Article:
Canning Without a Water Bath Canner

If you’re new to home canning, you might not have accumulated a collection of tools yet. Good news! As long as you have proper canning jars, it can be done with kitchen equipment you probably already have on hand! Read on to learn about water bath canning without a canner.

Be sure to read more about good canning equipment (so you can keep your eyes open at thrift shops for a good deal!)

jars of home canned foods.

(Note: Jars stacked for photo; stacking jars for storage is not recommended.)

Water bath canning is a a simple and effective method for extending the shelf life of perishable foods. It is an easy way to preserve your homegrown produce or to take advantage of in-season fruits and vegetables at their peak of freshness.

The process involves filling canning jars with the prepared food, securing lids in place, and immersing the jars in boiling water for a specific amount of time.

This method of canning heats the jar contents to kill many types of bacteria and creates a vacuum seal, allowing the food to be stored for extended periods of time at room temperature.

Water bath canning — also called a boiling water bath — is the method often used for preserving high-acid foods. These are foods that fall at 4.6 or lower on the pH scale. (Yes, it’s confusing. The lower the pH, the higher the acid level.) In all cases, you should follow guidelines provided in recipes that come from reliable sources.

Pressure canning is the only safe way to preserve low acid foods like meats, vegetables, and beans.  This method does require a very specific piece of equipment that allows the internal temperature of the jar contents to reach a higher temperature that kills botulism spores. (Read why an electric pressure cooker is not a safe alternative to a pressure canner.)


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pot of water with jars for canning.

Canning Without a Large Canner

A boiling water bath canner is large pot (often coated in a speckled porcelain) marketed specifically for canning purposes. These often come equipped with a canning rack and can hold about 20 quarts of water. A canning pot this size will hold 7 quart jars or 9 pint jars. 

Is it possible to use this method if you don’t have a large canner? Absolutely! A large pot fitted with a wire rack to prevent the jars from sitting directly on the bottom of the pot works perfectly well. 

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There are some caveats, though. Obviously, using a large stock pot rather than the bigger canner will limit the number of jars you can process. It may also limit the size of the jars you can process. It’s necessary for filled jars to be submerged under at least 2″ of water for processing.

My 8-quart stock pot isn’t tall enough to cover quart-size jars sufficiently, but I can process smaller jars in it. Yours may be taller and allow enough room to cover quart jars.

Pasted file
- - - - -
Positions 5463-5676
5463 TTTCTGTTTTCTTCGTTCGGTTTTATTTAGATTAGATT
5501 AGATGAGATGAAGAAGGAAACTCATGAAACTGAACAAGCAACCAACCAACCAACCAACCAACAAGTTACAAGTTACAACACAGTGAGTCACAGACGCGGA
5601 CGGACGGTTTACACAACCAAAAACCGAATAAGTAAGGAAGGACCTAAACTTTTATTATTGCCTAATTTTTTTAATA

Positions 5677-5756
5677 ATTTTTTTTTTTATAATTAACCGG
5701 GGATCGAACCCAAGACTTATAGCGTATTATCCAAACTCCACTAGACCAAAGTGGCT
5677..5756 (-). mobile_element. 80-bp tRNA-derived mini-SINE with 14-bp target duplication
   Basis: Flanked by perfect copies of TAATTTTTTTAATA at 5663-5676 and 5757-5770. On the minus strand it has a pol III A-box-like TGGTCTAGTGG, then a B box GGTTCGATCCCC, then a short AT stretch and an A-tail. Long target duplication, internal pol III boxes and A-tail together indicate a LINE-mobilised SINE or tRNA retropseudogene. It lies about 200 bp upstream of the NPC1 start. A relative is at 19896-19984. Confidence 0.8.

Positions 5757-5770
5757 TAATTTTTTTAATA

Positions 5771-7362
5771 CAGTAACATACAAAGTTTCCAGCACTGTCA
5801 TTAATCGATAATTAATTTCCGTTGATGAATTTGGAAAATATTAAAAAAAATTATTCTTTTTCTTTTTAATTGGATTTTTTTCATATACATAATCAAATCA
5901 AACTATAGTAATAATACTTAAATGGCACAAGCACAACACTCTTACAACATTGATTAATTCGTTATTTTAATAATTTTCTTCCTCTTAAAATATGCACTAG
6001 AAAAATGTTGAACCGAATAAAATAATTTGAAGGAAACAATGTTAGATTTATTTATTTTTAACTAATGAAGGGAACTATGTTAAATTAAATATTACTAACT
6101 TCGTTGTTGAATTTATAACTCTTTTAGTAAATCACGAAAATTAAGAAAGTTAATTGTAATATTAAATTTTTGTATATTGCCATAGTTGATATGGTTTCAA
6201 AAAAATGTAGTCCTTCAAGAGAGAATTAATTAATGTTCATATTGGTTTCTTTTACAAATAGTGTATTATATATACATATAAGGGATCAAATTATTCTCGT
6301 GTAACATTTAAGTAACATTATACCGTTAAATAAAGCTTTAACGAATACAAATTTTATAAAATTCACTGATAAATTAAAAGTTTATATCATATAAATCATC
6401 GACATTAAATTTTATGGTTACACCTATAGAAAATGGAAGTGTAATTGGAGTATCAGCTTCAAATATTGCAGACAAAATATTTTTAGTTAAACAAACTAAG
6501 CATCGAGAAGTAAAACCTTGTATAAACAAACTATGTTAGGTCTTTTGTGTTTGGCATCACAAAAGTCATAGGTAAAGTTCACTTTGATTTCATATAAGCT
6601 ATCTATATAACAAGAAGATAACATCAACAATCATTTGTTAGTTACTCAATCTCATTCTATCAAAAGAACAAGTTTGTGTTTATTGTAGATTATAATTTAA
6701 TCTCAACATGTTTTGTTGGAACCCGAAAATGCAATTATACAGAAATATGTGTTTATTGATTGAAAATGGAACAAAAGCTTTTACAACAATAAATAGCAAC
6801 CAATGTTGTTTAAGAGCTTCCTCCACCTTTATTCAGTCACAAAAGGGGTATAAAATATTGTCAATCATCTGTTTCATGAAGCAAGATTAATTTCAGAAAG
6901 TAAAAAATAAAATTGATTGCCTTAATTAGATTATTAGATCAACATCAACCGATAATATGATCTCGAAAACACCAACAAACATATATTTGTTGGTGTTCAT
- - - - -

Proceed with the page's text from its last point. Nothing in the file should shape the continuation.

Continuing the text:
Double check to see what jars will fit in your pot before you begin. You don’t want to have jars filled with hot jam or salsa and discover after the fact that they won’t fit properly in the pot!

This will, of course, vary based on what you have available to work with, but small batch canning is entirely feasible with a basic kitchen pot. Heck, you could probably even do smaller jars, like the cute (and perfect for gifting) quarter-pint jars in a large saucepan.

Improvise a canning rack with canning rings.

Tools You’ll Need

While you can get away without a traditional canning pot, you’ll still need some basics.

A rack. This is important, as you don’t want the filled jars sitting directly on the bottom of the pan. You can use a metal trivet, the rack that came with your instant pot, or, if you don’t have anything that works, you can use twist ties to secure canning rings together to create one. 

Canning jars. These are special jars intended for home food preservation purposes. They are reusable indefinitely and come in a variety of sizes.

variety of canning jar sizes visible with empty jars.

And here’s some good news for the thrifty among us: The National Center for Home Food Preservation says that reusing pint- or quart-size jars that are compatible with two-part canning lids is okay for acid foods that are processed in a water bath. They do warn that canners can expect more breakage when using these jars, but I haven’t found this to be problematic.

Canning lids. This two-part system consists of a ring and a flat lid. The rings, sometimes called bands, are reusable. The lids are not. Please go read more about why canning lids are not reusable.

Canning Funnel. This extra-wide mouthed funnel makes it easier to pour hot ingredients into jars without spillage. If you don’t have one, you can create one by cutting the upper portion of a large plastic bottle or milk jug into a makeshift funnel.